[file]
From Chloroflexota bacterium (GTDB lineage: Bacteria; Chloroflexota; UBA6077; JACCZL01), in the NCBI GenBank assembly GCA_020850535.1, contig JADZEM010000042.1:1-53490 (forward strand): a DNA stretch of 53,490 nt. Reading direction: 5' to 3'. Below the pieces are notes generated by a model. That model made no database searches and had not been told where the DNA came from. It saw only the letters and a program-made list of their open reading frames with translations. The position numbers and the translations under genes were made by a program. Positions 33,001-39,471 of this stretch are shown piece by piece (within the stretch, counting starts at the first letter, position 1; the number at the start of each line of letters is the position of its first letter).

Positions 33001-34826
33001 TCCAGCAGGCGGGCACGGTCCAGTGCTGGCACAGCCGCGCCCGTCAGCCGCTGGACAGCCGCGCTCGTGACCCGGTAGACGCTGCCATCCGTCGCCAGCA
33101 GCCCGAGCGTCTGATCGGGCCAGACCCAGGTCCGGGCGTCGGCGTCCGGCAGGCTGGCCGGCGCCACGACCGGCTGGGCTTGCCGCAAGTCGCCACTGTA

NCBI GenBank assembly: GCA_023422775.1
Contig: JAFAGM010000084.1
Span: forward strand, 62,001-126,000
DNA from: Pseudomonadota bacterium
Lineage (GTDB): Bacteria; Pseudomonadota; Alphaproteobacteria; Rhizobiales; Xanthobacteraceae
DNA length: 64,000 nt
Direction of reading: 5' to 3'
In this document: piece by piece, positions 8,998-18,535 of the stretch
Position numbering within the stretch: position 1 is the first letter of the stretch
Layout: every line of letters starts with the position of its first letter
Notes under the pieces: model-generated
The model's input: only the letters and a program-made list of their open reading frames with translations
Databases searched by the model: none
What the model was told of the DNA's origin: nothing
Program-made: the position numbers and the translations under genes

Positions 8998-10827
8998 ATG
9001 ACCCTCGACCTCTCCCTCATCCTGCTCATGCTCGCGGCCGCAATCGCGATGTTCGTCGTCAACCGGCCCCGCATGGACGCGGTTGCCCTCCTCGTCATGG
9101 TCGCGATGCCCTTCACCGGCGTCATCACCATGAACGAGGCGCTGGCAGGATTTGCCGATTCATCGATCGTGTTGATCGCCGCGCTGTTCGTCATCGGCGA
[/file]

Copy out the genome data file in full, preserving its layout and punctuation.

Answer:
From Chloroflexota bacterium (GTDB lineage: Bacteria; Chloroflexota; UBA6077; JACCZL01), in the NCBI GenBank assembly GCA_020850535.1, contig JADZEM010000042.1:1-53490 (forward strand): a DNA stretch of 53,490 nt. Reading direction: 5' to 3'. Below the pieces are notes generated by a model. That model made no database searches and had not been told where the DNA came from. It saw only the letters and a program-made list of their open reading frames with translations. The position numbers and the translations under genes were made by a program. Positions 33,001-39,471 of this stretch are shown piece by piece (within the stretch, counting starts at the first letter, position 1; the number at the start of each line of letters is the position of its first letter).

Positions 33001-34826
33001 TCCAGCAGGCGGGCACGGTCCAGTGCTGGCACAGCCGCGCCCGTCAGCCGCTGGACAGCCGCGCTCGTGACCCGGTAGACGCTGCCATCCGTCGCCAGCA
33101 GCCCGAGCGTCTGATCGGGCCAGACCCAGGTCCGGGCGTCGGCGTCCGGCAGGCTGGCCGGCGCCACGACCGGCTGGGCTTGCCGCAAGTCGCCACTGTA

NCBI GenBank assembly: GCA_023422775.1
Contig: JAFAGM010000084.1
Span: forward strand, 62,001-126,000
DNA from: Pseudomonadota bacterium
Lineage (GTDB): Bacteria; Pseudomonadota; Alphaproteobacteria; Rhizobiales; Xanthobacteraceae
DNA length: 64,000 nt
Direction of reading: 5' to 3'
In this document: piece by piece, positions 8,998-18,535 of the stretch
Position numbering within the stretch: position 1 is the first letter of the stretch
Layout: every line of letters starts with the position of its first letter
Notes under the pieces: model-generated
The model's input: only the letters and a program-made list of their open reading frames with translations
Databases searched by the model: none
What the model was told of the DNA's origin: nothing
Program-made: the position numbers and the translations under genes

Positions 8998-10827
8998 ATG
9001 ACCCTCGACCTCTCCCTCATCCTGCTCATGCTCGCGGCCGCAATCGCGATGTTCGTCGTCAACCGGCCCCGCATGGACGCGGTTGCCCTCCTCGTCATGG
9101 TCGCGATGCCCTTCACCGGCGTCATCACCATGAACGAGGCGCTGGCAGGATTTGCCGATTCATCGATCGTGTTGATCGCCGCGCTGTTCGTCATCGGCGA